Threat Level: green Handler on Duty: Brad Duncan

SANS ISC: InfoSec Handlers Diary Blog - SANS Internet Storm Center InfoSec Handlers Diary Blog

Sign Up for Free!   Forgot Password?
Log In or Sign Up for Free!
ISC StormCast for Thursday, October 8th 2015

Malicious spam with Word document

Published: 2015-10-08
Last Updated: 2015-10-08 00:00:39 UTC
by Brad Duncan (Version: 1)
5 comment(s)


Malicious spam (malspam) impersonating eFax is old news, yet we still occasionally see it.  Earlier this week, someone sent the ISC an example of eFax-themed malspam with an attached Word document.  Those eFax-themed malspam containing Word documents are not new [1], but the person submitting the example thought it might be Dridex.  But I haven't seen much Dridex since key players behind Citadel and Dridex were arrested in late August 2015 [2].  Was this another wave of Dridex?

In this diary, we investigate.  The result?  It wasn't Dridex.  It was just another Word document --> enable macros --> Pony downloader --> follow-up malware.  From what I can tell, the malware we found is being used in other themed malspam campaigns, not just eFax-themed.  I like to document these, if only to remind people the spammers and botnets are still pushing out this sort of malware.

Our thanks to Wayne who provided the sample.  (You know who you are!)

The malspam example

Below is a screenshot from the malspam example Wayne sent us.  Links in the email all went to the appropriate eFax URLs.  The attached Word document is the only malicious part of the message.

Shown above:  An example of the malspam.

Looking at the email headers, you'll find the recipient's email server received the message from a Unified Layer IP address at

Shown above:  Email headers from the malspam.

The malicious Word document

The Word document has macros.  If macros are enabled, the document will try to drop malware and infect the Windows host.

Shown above:  Document from the malspam opened in Microsoft Word.

Using OfficeMalScanner, we can extract the malicious macro from the Word document.

Shown above:  Using OfficeMalScanner's info mode to extract the malicious macro from the Word document.

Once you've got the macro extracted, you can review it with a text editor.  This gives you some idea on what the macro does.  For example, in the image below, you might be able to determine that 300.rtf, 301.rtf, and pm4.exe are created in the user's AppData\Local\Temp folder (the "TEMP" environment).

Shown above:  Viewing the extracted macro using a text editor.

Traffic from the infected host

Infecting a host using this Word document didn't generate a lot of traffic.  There was only a Fareit/Pony-style check-in followed by the follow-up malware being downloaded.  By the time I reviewed the malware on Wednesday 2015-10-07, all hosts for the Fareit/Pony-style check-in traffic didn't resolve in DNS.  I had to use a pcap from a report to see the check-in traffic.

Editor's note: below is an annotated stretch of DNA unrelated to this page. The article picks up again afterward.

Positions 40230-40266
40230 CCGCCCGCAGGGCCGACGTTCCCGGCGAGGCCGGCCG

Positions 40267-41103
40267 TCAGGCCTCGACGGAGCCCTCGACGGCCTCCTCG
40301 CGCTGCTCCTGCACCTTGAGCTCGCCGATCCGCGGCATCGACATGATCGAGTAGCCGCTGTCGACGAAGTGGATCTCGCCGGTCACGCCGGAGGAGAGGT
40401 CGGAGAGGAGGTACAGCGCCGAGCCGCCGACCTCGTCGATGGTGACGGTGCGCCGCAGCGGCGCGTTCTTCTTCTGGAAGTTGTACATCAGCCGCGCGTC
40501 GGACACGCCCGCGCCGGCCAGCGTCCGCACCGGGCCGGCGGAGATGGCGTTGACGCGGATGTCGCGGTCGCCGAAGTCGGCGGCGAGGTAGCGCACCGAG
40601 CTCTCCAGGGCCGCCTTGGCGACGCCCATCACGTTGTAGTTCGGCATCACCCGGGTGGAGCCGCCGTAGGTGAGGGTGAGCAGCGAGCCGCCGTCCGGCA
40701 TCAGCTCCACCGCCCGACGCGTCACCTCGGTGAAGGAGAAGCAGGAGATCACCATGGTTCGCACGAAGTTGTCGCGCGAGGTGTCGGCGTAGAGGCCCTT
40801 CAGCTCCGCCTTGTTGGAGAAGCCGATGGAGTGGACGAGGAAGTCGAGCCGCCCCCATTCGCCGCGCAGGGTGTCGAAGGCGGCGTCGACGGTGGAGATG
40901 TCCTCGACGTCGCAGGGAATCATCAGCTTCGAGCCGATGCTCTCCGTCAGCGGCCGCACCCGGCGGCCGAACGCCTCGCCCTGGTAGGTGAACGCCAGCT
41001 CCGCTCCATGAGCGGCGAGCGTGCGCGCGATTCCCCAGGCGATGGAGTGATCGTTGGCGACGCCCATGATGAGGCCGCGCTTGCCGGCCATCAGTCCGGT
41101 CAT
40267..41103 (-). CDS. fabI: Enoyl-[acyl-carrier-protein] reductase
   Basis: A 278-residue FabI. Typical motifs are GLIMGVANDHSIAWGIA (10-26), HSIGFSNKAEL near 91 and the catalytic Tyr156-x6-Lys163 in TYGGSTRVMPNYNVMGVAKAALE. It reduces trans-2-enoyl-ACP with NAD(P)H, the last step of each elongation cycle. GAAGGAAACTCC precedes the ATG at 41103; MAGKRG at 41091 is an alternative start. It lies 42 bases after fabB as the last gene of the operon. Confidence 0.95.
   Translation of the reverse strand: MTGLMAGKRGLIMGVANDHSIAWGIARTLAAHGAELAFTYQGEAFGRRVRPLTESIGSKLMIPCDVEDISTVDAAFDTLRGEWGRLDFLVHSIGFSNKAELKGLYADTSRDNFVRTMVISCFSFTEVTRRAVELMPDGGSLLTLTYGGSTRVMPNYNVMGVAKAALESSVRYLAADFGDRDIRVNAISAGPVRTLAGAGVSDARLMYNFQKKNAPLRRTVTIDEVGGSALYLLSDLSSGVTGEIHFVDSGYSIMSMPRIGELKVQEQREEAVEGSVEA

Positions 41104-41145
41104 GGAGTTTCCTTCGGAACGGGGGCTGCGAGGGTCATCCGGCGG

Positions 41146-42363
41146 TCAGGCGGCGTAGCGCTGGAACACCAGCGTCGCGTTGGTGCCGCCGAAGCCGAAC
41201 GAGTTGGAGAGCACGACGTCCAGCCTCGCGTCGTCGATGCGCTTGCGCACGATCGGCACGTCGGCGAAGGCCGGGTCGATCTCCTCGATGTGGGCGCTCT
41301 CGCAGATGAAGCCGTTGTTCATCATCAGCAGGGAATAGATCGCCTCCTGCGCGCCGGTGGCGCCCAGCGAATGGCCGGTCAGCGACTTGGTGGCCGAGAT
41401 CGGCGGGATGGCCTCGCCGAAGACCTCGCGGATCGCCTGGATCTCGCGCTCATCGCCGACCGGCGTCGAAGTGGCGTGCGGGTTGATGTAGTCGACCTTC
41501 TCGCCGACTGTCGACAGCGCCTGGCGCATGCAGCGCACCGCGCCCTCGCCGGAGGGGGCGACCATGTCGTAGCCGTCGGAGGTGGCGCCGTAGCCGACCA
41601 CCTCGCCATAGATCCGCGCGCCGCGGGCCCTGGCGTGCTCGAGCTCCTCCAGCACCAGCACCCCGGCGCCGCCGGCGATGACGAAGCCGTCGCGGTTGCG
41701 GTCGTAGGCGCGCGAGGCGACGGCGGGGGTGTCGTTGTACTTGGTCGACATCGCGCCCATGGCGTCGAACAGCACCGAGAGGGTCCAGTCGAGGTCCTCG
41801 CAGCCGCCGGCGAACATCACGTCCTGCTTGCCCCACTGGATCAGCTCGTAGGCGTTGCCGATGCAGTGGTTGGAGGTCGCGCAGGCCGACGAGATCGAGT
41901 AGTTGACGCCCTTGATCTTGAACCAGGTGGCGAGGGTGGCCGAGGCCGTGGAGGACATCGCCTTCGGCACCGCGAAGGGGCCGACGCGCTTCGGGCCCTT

Shown above:  Traffic from's report of the malicious Word document on 2015-10-06.

Shown above:  In traffic from 2015-10-07, none of the sample's Fareit/Pony check-in domains resolved.

Below are indicators of compromise (IOCs) for the malware associated with this malspam:

  • - - POST /gate.php
  • - - POST /gate.php
  • - - POST /gate.php
  • - - GET /m.exe

Below are alerts generated from the's pcap when I used tcpreplay on Security Onion with the EmergingThreats (ET) open signature set.

Shown above:  Alerts from the Hybrid-Analysis pcap using Sguil in Security Onion.

Preliminary malware analysis

Attachment name:  fax_message_326-816-3257.doc

  • File size:  484.0 KB ( 495,616 bytes )
  • MD5 hash:  5cb9cff7e12b6c1d8724ab8f8a10555e
  • SHA1 hash:  834d314fe2f1e696a3217c24e6d726f61bd131a4
  • SHA256 hash:  9686caf5e37a676ce63054959dfe7ab3e09863f86fd13fb720dc2921621aa8a5
  • Detection ratio:  24 / 56
  • First submission:  2015-10-06 14:28:27 UTC
  • Virus Total link  -  Hybrid-Analysis link

Malware dropped by the document:  C:\Users\username\AppData\Local\Temp\pm4.exe

  • File size:  442.0 KB ( 452,608 bytes )
  • MD5 hash:  29893d41d5b4d161ad8cd76628c4ae41
  • SHA1 hash:  bc12a7d683a995329ec94e895a2b0008d3487b22
  • SHA256 hash:  c5eb33f5a721be5d4a3026110e57b67a1c4d2aaab013dc379df588ac5f88913a
  • Detection ratio:  17 / 56
  • First submission:  2015-10-06 19:37:14 UTC
  • Virus Total Link  -  Malwr link  -  Hybrid-Analysis link

Other files noted in the user's AppData\Local\Temp directory:

  • 300.rtf - 1.7 MB ( 1,754,310 bytes )
  • 301.rtf - 1.7 MB ( 1,754,310 bytes )

Malware downloaded to infected host:  m.exe  stored as C:\Users\username\AppData\Local\[random name]\[random name].exe

  • File size:  315.5 KB ( 323,072 bytes )
  • MD5 hash:  d76369863106b2f5a7da78169c6abec0
  • SHA1 hash:  5d0fdbf6b3a7893fa416015add969bed34d2768f
  • SHA256 hash:  376ca73c50a71578d3a2d8088559589e28db0820e025e9f4f7bad9813316ad4c
  • Detection ratio:  2 / 56
  • First submission:  2015-10-06 17:47:13 UTC
  • Virus Total Link  -  Malwr link  -  Hybrid-Analysis link

Final words

Overall, we found nothing really new with the malspam, but we had fun checking it out.  If you have any suspicious files (emails, malware, pcaps, etc.) you'd like us to investigate, use our site's contact link.  You can attach a file to the contact form and leave us a note about it.  We can't always get to everything submitted, but we like to see what people are able to share.

Brad Duncan
Security Researcher at Rackspace
Blog: - Twitter: @malware_traffic



5 comment(s)
Diary Archives